by captainpun - 11/3/09 10:18 PM
In Reply to: Windows 7 Freezing up by venir
It finally happened, my brand new PC (replacing my "old" one because Vista was, well you know, Vista), crashed only after 1 week of using it.
I purchased a brand new laptop for work the day windows 7 came out (oct. 22 in Canada), HP Pavilion dv6, suckered in by the reviews that Windows 7 was thoroughly beta-tested, and because I am used to a windows environment. The First week had been great: it would boot fast, my PC was silent, I had 30+ office documents open at the same time, and I was using all the new features of the OS (aero, the screen halving etc.) and wasn't even close to bringing my PC to its knees. I felt productive, and confident that my PC was powerful.
I had also purchased the upgrade to Windows 7 Pro, because I was pretty sure I needed the backward compatibility with XP software, and the easy network tools could also come in handy. And that's where the mayhem began:
Today I had the first compatibility issue with software at work (note, this software had been tested and working for Vista).
Minute 0- I proceeded to run XP mode. Lo and behold, it isn't preinstalled! Not only do you need to download XP mode off the Microsoft Website, you need to download the virtual PC separately (2 separate files). No biggie.
Minute 15 - I download 500 Megs & install, the installation takes a while, is mostly a silent install so I don't have a clue what's going on. It reboots. I receive no notification or shortcut created on my desktop. I'm getting a little nervous because I've seen this before when Microsoft halfasses their software...
Minute 25 - I find the virtual PC in my start menu, reassured, I click on it.
Minute 26 - ERROR! I receive a notification (with that "Bing" error sound as if I smacked my head against a brick wall) asking me kindly to GO IN MY BIOS TO ENABLE VIRTUAL HARDWARE CAPABILITES. Pardon me? Now I have been foolish enough to stick around with Microsoft for long enough to know how to play around with my BIOS, but I honestly thought those days of primitive nerdy command prompt-looking screens were a relic of the past.
Minute 28 - I enter my BIOS, takes no time at all to enable the feature (I don't understand why they didn't enable it by default). Reboot.
Minute 31- I see a familiar screen upon start-up asking me for my password to get into Windows 7, and the lovely Windows start-up tune playing in the background
Minute 31- CRASH! that feeling of familiarity was just an illusion! I had been ambushed with my worthy old opponent: the blue screen of death! You'd think Microsoft would make it green, or change things up a bit throughout the years. No. the unmistakable window informing me of my fatal errors was dumping my RAM and preparing for a reboot. My whole body is itching.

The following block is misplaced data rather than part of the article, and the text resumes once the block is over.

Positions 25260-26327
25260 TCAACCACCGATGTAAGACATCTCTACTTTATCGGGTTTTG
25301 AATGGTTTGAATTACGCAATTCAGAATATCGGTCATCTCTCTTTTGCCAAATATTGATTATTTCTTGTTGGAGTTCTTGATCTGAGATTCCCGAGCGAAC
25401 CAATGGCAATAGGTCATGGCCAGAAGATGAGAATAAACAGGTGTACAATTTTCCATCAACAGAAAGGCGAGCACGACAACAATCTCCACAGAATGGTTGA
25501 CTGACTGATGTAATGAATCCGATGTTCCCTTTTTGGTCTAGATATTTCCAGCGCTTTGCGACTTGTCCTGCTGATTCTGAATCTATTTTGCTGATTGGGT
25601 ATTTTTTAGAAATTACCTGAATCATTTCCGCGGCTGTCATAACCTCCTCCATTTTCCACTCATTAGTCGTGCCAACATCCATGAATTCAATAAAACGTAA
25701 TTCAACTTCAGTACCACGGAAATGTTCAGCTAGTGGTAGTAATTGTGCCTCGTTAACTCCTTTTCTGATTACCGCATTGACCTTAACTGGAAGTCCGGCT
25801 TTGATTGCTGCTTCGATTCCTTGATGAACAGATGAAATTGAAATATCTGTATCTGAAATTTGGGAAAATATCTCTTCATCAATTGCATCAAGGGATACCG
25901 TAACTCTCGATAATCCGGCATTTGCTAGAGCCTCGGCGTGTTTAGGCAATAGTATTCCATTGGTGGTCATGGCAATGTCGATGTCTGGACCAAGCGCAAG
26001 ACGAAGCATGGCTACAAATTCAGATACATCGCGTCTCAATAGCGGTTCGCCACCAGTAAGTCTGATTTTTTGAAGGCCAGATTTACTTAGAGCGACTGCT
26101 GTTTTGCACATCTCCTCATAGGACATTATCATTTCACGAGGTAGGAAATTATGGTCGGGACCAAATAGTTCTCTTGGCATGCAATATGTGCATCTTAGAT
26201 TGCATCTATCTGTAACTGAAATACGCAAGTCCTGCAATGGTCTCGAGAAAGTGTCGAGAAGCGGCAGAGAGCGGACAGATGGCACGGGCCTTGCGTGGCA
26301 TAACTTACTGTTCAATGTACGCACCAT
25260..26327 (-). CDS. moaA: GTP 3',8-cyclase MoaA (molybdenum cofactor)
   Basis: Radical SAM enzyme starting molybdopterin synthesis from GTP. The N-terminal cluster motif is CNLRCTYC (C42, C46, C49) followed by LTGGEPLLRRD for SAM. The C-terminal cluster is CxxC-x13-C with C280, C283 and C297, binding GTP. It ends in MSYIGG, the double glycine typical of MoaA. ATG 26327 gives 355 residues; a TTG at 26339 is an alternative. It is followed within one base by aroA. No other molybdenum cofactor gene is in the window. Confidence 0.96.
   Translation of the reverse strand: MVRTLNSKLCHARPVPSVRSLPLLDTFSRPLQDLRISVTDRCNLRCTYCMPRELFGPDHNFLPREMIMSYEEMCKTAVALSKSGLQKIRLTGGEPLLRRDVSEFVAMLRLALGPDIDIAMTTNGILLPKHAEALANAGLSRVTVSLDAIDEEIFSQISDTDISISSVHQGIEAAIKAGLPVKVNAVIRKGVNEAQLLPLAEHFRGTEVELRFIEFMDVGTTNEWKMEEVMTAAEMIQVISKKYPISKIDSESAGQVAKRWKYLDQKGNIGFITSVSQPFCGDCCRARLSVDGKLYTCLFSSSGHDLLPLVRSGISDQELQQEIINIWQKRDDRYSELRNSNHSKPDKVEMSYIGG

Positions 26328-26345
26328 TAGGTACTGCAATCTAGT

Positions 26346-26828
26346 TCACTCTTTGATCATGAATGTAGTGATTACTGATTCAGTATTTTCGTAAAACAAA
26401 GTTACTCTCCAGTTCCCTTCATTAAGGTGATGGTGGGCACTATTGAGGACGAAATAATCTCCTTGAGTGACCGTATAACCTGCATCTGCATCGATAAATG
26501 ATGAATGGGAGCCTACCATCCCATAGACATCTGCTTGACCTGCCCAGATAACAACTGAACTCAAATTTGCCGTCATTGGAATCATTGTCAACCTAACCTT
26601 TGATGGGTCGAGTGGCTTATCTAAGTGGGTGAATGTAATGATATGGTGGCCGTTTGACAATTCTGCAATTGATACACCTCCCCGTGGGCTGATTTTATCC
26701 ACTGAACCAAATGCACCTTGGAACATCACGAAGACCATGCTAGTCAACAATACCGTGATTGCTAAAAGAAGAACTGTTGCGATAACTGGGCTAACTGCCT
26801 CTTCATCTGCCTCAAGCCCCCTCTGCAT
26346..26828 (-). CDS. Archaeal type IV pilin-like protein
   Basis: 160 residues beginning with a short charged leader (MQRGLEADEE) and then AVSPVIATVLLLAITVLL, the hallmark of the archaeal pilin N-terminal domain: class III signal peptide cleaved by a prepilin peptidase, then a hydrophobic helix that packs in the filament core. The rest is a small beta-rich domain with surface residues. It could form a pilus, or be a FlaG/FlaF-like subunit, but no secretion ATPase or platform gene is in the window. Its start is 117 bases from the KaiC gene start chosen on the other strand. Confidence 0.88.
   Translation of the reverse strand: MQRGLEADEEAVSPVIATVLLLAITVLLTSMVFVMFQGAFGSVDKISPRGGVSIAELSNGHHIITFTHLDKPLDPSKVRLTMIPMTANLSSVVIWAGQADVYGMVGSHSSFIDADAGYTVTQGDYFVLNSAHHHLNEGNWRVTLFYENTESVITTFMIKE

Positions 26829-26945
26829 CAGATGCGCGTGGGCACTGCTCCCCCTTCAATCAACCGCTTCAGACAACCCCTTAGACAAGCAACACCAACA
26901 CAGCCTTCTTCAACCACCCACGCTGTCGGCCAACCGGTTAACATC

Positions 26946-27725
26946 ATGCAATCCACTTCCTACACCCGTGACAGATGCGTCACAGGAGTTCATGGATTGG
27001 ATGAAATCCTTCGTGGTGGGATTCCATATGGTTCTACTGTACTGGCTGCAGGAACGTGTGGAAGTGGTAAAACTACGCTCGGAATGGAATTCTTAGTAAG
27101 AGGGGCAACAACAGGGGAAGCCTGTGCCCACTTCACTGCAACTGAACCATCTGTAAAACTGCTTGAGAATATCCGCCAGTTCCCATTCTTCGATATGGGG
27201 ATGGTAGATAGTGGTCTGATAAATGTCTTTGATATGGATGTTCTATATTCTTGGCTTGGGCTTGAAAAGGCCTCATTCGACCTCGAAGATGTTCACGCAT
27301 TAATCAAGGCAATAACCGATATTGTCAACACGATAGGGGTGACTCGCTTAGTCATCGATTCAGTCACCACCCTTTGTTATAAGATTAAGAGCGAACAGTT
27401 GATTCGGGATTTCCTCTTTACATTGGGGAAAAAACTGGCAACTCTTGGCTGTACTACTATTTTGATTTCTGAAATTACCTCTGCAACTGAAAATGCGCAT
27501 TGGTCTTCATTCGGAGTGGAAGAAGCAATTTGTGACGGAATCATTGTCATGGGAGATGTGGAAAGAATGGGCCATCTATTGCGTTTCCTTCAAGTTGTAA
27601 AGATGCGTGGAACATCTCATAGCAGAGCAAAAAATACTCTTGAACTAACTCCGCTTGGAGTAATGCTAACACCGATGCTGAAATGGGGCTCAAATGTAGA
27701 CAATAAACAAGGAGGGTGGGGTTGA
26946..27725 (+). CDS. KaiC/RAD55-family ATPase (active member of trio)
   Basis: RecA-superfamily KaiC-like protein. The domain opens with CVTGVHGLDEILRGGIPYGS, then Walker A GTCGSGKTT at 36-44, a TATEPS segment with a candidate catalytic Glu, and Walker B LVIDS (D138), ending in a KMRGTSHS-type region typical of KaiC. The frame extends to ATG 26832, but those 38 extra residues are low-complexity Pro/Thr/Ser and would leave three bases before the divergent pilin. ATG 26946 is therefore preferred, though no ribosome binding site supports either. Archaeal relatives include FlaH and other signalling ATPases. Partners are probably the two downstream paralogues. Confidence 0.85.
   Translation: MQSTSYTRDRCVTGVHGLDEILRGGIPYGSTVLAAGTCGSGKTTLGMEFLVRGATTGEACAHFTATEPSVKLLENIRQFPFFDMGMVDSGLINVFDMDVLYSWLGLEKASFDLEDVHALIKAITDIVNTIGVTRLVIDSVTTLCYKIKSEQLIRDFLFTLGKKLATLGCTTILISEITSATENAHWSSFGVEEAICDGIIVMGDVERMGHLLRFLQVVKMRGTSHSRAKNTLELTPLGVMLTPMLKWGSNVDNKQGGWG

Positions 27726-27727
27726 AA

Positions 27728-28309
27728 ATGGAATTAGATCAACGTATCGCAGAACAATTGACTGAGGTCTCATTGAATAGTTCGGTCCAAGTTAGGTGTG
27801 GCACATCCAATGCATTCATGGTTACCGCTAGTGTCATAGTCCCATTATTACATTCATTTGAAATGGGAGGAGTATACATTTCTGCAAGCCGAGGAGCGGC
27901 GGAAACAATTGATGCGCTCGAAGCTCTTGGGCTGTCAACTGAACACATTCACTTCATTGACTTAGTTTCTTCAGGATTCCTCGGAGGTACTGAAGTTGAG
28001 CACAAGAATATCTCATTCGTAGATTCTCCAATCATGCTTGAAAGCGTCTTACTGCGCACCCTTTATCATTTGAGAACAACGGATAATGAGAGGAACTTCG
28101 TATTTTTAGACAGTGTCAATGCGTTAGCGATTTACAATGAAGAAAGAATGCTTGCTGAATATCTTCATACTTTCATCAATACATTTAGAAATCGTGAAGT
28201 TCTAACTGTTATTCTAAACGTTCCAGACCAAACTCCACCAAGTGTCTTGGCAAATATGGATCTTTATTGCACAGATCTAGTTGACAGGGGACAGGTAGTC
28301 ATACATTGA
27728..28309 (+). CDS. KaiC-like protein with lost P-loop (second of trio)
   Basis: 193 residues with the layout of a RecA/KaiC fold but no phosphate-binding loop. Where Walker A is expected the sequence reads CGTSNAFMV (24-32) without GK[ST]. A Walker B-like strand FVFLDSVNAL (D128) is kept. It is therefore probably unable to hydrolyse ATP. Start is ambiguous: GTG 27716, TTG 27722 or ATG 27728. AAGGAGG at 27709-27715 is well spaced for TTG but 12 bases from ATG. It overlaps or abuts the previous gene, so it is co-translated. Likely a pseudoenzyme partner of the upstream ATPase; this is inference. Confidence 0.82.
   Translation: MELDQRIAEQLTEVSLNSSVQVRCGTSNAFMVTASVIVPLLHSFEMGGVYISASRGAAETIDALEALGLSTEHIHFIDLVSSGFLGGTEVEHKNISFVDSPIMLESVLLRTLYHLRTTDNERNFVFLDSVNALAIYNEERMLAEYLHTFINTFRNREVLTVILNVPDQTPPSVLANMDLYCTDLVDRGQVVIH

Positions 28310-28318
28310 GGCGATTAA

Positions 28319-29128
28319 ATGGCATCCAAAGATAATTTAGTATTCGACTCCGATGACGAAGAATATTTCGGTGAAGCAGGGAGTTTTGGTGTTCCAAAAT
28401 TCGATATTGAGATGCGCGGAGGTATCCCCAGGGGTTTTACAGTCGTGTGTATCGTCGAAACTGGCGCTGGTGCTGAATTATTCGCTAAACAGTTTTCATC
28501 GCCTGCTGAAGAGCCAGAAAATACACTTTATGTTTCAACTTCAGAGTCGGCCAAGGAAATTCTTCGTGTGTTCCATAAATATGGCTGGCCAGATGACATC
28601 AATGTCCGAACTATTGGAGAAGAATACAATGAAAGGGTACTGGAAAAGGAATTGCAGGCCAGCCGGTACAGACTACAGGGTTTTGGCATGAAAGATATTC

Minute 33 - full reboot in normal mode, back to the 2-second glimpse of my password screen. CRASH! the same crash as before, and I still hadn't touched my PC. I was absolutely appalled, but somewhat impressed by the extraordinary programming prowess that it must have taken for Microsoft to create a fully automatic looping reboot with a blue screen in the middle. Quite the acrobatics if you ask me. I felt Goosebumps popping out all over my body.
The beautiful thing about this crash is that the start-up tune would play and hold the very last note while crashing, as if it were some sort of grand finale. I shall dub this crash the Mozart 7-64bit.
Minute 35 - I try to reboot in safe mode with the network available. It still crashes. Thats when I start to worry
Minute 37 - I reboot in full safe mode. Panicked, I enter my password before I give it a chance to crash on me.
Minute 38 -! Phew, Windows safe mode. I am in! Windows safe mode is like an oasis in a desert filled with blue-screen vultures pecking away at my precious time. This safe mode was a little different since Microsoft had the curtsey to immediately popup a link to system restore; a desert cactus for me to suckle on. Thank you Microsoft, I am glad you're here for me now.
Minute 40 - not many system restores to choose from, I pick the first one.
Minute 50 - restoring
Minute 55 - Restoring
Minute 60 - Restoring
Minute 62 - Windows is starting up screeching slowly. Everything seems back to normal, but the desert cactus had some sort of paralyzing serum in it: my computer is slow now, and for the last 15 minutes (and during the whole hour it took me to write this), the fan to my laptop hasn't stopped guzzling. Oh and of course, the virtual PC is gone. In hopeless despair, I give up.
Bottom line: It didn't take long for Microsoft to cripple the newest contender in my PC arsenal. Did I learn anything? Yes. I was naive to think that Microsoft and their army of programmers could miraculously turn the piece of **** they called Vista into a pot of gold with Windows 7. It's more like a turd wrapped in golden foil; one that if you tap a little too hard, the outer shell will pierce and you enter in contact with the soft smelly underbelly that we are all too familiar with.
Do I suggest buying a Mac? No, I have never used a Mac. I had an iphone for 6 months and it was a relatively positive experience. All I can do is hope that someday a proper OS comes out that can run on a powerful machine stably with the demands of everyday needs.
Is that too much to ask for???
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